As part of my district digital manager training at General Motors this week, my teammates split into groups and role-played scenarios with dealerships in attempts to address issues and maximize opportunities through digital marketing efforts. While every group made mistakes when conversing with the fake dealership owner and sales manager, the role-play was incredibly helpful in learning how to effectively communicate with clients of varying knowledge and understanding of the digital space.
Address pain points first
When addressing a client’s needs and opportunities for improvement, an adviser needs to have a good understanding of any glaring issues from the client’s perspective. A few of the groups came right out of the gate proposing solutions to problems the dealer didn’t know about, or consider to be issues. They didn’t immediately engage the client by asking probing questions that might have given clarity to the various metrics that we analyzed as a team.
To effectively communicate with clients, an adviser needs to first find out their wants and needs, address those, and then offer solutions to the fixes that a client is requesting. Take baby steps that will eventually lead into longer strides as the client becomes more comfortable. It’s difficult to put trust and faith into an unproven vendor or adviser, so showing your knowledge and the ability to solve problems is a good way to strengthen a relationship.
Don’t be a salesperson
This is similar in addressing pain points, but don’t try to immediately offer solutions to problems that you found. As clients receive countless pitches from third parties offering solutions to issues the owner or manager wasn’t even aware of, they will be weary when your solutions are attached with a price, whether it’s through additional vendors and programs, adding more budget for search engine marketing and advertising, or even hiring extra staff to evenly distribute the workload. Again, build that relationship, figure out how you can resolve the issues that they think they have and then offer advice or solutions once you’ve built more trust and proven your worth.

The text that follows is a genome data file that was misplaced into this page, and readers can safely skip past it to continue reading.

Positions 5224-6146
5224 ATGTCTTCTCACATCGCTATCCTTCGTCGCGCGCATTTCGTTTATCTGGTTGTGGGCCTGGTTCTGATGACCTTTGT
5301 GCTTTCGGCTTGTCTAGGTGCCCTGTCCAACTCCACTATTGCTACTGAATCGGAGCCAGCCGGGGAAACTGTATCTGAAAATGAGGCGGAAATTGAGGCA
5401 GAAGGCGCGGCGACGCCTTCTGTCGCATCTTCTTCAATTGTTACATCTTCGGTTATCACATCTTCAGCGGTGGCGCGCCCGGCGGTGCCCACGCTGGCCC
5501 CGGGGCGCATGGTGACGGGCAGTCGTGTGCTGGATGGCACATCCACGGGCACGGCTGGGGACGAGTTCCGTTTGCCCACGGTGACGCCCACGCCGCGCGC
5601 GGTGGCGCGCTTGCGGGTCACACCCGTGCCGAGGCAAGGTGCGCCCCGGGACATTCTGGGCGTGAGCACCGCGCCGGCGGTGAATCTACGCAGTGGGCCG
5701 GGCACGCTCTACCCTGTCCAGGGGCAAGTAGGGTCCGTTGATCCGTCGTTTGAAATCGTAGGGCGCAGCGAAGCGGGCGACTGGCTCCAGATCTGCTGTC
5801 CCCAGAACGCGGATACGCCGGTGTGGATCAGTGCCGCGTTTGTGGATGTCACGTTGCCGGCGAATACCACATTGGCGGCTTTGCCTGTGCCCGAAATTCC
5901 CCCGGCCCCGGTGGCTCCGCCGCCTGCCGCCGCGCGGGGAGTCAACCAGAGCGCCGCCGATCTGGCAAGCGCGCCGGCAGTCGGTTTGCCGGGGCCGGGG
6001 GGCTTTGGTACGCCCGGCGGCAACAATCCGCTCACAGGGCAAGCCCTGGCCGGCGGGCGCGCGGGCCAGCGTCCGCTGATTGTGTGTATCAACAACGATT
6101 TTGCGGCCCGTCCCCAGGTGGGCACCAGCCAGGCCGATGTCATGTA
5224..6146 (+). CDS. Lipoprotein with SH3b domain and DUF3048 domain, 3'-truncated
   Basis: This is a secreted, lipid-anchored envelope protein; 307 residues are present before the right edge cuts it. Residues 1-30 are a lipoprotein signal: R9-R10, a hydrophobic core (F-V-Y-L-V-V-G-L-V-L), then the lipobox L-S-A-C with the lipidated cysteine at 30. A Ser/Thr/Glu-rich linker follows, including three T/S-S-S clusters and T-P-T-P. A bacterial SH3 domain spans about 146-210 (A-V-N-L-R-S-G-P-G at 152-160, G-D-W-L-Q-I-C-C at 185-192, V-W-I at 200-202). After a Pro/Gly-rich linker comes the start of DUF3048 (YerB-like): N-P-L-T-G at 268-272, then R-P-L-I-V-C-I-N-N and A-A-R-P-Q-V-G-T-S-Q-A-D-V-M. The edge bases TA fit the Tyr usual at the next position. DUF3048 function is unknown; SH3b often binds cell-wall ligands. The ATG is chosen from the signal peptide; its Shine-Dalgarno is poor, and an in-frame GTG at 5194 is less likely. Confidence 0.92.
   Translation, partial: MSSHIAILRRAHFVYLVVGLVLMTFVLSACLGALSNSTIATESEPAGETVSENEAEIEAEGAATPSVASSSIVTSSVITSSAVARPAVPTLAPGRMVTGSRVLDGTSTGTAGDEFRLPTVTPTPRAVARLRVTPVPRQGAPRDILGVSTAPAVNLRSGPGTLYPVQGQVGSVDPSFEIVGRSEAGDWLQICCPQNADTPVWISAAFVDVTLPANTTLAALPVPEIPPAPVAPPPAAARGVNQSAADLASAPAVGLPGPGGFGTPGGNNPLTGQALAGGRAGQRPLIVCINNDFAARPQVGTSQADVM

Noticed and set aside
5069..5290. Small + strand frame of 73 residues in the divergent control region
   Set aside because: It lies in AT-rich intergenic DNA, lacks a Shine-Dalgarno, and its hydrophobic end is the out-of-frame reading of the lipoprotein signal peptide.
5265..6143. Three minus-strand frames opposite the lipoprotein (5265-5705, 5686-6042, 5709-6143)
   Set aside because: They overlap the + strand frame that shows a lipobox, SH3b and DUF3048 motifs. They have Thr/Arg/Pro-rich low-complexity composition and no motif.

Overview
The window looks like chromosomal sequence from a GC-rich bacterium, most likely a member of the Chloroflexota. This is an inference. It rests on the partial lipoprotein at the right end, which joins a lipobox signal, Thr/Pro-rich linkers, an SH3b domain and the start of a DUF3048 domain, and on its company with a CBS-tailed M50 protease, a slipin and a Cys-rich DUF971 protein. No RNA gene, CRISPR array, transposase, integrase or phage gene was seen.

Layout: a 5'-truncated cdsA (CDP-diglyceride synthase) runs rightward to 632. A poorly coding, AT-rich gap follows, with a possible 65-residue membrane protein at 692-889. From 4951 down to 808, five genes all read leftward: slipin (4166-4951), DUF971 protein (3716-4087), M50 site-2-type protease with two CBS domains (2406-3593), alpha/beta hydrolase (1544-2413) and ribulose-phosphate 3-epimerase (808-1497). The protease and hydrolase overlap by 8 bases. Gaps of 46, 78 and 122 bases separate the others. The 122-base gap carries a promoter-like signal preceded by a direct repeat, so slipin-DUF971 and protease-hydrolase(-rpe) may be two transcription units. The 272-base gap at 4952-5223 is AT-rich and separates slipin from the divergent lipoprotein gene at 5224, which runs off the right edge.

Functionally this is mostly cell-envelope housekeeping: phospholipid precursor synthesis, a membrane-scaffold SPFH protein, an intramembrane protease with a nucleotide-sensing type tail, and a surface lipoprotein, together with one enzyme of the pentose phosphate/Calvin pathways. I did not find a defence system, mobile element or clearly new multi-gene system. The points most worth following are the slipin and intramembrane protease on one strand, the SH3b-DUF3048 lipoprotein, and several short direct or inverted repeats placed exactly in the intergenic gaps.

One of the best ways to turn away a client is through flaunting metrics and expecting them to be instantly hooked. Metrics should be the WHAT for your analysis; it’s your job to ask the question of WHY. The metric itself doesn’t tell the whole story and it’s an adviser’s responsibility to figure out the prologue and any missing chapters in the novel. You won’t have a firm understanding of the plot if you only read one or two chapters in the middle of the book.
A bunch of numbers and correlations are not only confusing, but extremely boring to most listeners. Metrics should be shown sparingly and sprinkled into the story once an adviser determines that question of WHY the metrics are the way they are. When speaking with a client, you should stick with a few simple talking points that tie in with one another.
By doing this, they don’t get lost halfway through the agenda and completely overloaded with the stories and information that you’re providing. I made that mistake when role-playing; I had a lot of great ideas and talking points, but I addressed too many things that didn’t tie in with one another and didn’t transition well enough to keep the dealer owner on the same page. In our story I was reading ahead to page 35 and he got lost somewhere on page 27, which caused a bit of miscommunication and strained our fake meeting.
Don’t bullshit your client
Many advisers and salespeople fall prey to over-promising the services that they can provide to a client, only to under-deliver and lose credibility as a result. Some advisers will also try to act like they know everything, which is one of the worst ways to build trust and a relationship. It’s okay to tell a client that you don’t know if a service is offered through a program, or if it’s within your area of expertise to fix an issue that they’re having.
They will respect you for doing this far more than if you blatantly lie or bullshit your way through negotiating a solution or sales pitch, only to be contradicted later or tell them that you can’t do it. The only stipulation is to get back to them with the information that they requested in as timely of a manner as possible so that you aren’t wasting their time and you’re still proving to be a knowledge expert that can properly utilize resources to find the data the client is requesting.
Summary of how to effectively communicate with clients
It might seem simple on paper, learning how to effectively communicate with clients can be difficult until you form relationships and understand their wants and needs. In short:
- Find out what their pain points are
- Don’t try to sell them on a solution
- Use metrics sparingly
- Find out the WHY/the story behind the WHAT/the metrics
- Try not to overload them with information
- Focus on a few talking points that you can transition into
- Don’t lie or promise things that you don’t know, or under-deliver on
- Don’t act like you know everything; you won’t lose credibility
- Build trust and a relationship by showing your worth
- Start small and take baby steps
Hopefully this article proved useful in learning how to effectively communicate with clients. Even though it was a role-playing scenario with a few exaggerations on the parts of a few performers, it proved to be an invaluable learning experience for me that I hope to carry into the later stages of my career as a district digital manager.